Working with disk limits in PowerCLI

This will be a post following on the previous one on how to control disk i/o in vSphere

That post showed how you set IOPS limits either through the UI or with PowerCLI.

Even though you set the limit on individual disks you need to work through the VM. And when you retrieve the disk limits for a VM you’ll get back limits on disks identified by the device key and not the label.

To make this a bit easier to work with I’ve created some Powershell functions that wraps the *-VMResourceConfiguration cmdlets and one that gives you the label of the disks when you query the limits for a VM.… continue reading

Limiting disk i/o in vSphere

As a Service provider we need to have some way of limiting individual VMs from utilizing too much of our shared resources.

When it comes to CPU and Memory this is rarely an issue as we try to not over-committing these resources, at least not the Memory. For CPU we closely monitor counters like CPU Ready and Latency to ensure that our VMs will have access to the resources they need.

For storage this can be more difficult. Where we usually have 50-60 VMs on a host we will probably have hundreds on a Storage Array (SAN). Of course the SAN should be spec’ed to handle the IOPS and Throughput you need, but you also need to balance the amount of disk space available and maybe most importantly, the cost.… continue reading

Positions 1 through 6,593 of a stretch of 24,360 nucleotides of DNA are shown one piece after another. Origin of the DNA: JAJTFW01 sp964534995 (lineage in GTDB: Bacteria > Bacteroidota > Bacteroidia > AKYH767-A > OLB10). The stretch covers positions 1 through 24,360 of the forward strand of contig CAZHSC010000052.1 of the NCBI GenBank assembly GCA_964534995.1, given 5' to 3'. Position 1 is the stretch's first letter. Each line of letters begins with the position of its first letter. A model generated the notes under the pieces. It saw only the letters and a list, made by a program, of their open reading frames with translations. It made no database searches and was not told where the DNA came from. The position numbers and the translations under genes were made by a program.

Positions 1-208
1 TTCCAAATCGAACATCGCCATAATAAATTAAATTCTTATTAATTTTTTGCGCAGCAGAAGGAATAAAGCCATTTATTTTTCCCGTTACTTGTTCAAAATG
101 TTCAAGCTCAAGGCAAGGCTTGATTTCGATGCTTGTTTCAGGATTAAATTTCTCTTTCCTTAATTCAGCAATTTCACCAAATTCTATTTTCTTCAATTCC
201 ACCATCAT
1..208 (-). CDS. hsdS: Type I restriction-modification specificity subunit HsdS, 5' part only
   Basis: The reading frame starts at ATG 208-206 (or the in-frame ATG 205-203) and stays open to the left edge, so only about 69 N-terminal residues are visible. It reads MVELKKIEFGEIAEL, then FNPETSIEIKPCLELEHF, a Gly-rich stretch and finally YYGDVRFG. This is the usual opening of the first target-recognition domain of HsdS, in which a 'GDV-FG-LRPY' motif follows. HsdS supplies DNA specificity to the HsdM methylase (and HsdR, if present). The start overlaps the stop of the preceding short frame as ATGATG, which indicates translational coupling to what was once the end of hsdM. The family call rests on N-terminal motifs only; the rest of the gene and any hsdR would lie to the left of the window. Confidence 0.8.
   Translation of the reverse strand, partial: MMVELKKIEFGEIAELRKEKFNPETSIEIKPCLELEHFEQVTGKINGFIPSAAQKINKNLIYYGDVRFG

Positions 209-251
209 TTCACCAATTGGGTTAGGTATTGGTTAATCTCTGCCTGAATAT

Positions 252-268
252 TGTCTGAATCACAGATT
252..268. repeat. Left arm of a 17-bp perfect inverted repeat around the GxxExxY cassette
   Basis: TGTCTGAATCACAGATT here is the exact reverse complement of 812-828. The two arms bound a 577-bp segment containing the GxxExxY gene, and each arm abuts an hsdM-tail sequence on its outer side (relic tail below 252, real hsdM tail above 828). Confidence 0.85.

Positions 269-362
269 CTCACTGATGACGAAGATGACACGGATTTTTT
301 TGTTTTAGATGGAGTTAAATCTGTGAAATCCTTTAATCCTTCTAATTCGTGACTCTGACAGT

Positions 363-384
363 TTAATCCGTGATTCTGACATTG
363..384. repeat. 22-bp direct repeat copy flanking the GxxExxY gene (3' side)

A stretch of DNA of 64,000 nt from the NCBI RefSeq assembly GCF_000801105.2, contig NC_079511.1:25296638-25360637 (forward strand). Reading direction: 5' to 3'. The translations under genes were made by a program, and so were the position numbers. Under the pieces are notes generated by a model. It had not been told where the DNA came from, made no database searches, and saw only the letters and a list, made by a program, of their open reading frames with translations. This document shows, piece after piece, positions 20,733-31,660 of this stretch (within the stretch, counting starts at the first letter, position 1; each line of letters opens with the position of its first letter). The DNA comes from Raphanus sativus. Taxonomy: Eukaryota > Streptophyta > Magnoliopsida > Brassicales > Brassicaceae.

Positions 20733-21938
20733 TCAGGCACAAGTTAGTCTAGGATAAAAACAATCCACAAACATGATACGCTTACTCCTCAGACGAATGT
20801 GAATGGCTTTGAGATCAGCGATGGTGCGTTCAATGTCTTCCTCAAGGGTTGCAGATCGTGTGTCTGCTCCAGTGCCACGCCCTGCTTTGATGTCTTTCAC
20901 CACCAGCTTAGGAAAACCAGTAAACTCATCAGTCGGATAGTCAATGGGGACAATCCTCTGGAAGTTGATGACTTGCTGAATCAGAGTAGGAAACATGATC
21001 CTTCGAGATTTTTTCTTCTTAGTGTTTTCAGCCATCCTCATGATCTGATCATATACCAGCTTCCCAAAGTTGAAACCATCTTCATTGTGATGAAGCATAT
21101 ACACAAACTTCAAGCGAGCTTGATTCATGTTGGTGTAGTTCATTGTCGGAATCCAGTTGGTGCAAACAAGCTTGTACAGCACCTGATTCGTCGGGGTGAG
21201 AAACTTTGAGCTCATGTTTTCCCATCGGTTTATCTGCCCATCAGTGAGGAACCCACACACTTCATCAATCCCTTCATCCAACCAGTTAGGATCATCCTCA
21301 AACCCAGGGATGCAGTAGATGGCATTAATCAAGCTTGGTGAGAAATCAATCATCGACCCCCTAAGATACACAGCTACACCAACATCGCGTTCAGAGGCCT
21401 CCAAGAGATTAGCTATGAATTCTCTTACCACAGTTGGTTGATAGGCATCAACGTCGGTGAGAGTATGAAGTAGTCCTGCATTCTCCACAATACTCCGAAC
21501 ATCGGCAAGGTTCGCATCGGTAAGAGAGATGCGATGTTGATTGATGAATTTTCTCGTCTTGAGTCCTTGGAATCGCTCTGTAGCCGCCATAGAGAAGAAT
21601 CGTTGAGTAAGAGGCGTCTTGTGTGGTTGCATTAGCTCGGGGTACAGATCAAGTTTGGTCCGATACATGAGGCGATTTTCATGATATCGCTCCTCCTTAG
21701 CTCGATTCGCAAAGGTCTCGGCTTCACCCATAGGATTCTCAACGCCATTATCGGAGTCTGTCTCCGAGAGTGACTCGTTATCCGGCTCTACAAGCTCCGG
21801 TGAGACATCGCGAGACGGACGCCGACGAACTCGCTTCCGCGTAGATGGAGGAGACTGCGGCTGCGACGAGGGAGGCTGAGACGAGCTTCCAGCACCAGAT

Customizing ESXi installation with kickstart files and PXE boot

This blog post will be building on a previous post where I built a small PXE server environment for ESXi installation.

In this post we will enhance the PXE install with customized kickstart files specific for the hardware we want to install.

There’s two new components to discuss here. The kickstart file (ks.cfg) it self and how to point to it during PXE boot.

Let’s take a look at the current environment

The tftp server root is located at /var/lib/tftpboot and my images is stored as directories under this directory. The default (and at this point only) PXE menu is configured in the pxelinux.cfg/default file (used in legacy PXE boot)

Kickstart scripts

We’ll start customizing with adding a generic kickstart file under a new ks directory.… continue reading

Slides and scripts from VMUG sessions

I had the privilege of delivering 3 sessions at VMUG Norway this week in Oslo, Trondheim and Bergen.

With the extremely nice weather in Norway this week in mind the attendance were great and as always the discussions were valuable.

My session on vSphere Performance monitoring were the short version of the blog series I did about how we built our solution for doing performance monitoring of vSphere with InfluxDB and Grafana, and how we easily can customize with adding metrics and datasources.

The main goal of my session was to demonstrate how easy it is to get started with a project like this and get som actual value.… continue reading

Speaking at VMUG Norway

I’ll be speaking at VMUG Norway’s meetings this May.

As always there will be “three sessions in three cities”.

  • Oslo, May 29th
  • Trondheim, May 30th
  • Bergen, May 31st

The topic for my session will be how we have built our own vSphere Performance monitoring solution which I’ve also done a blog series about.

The VMUG meetings are free, for more information check out https://www.vmug.com/norway. I hope you’re able to join!… continue reading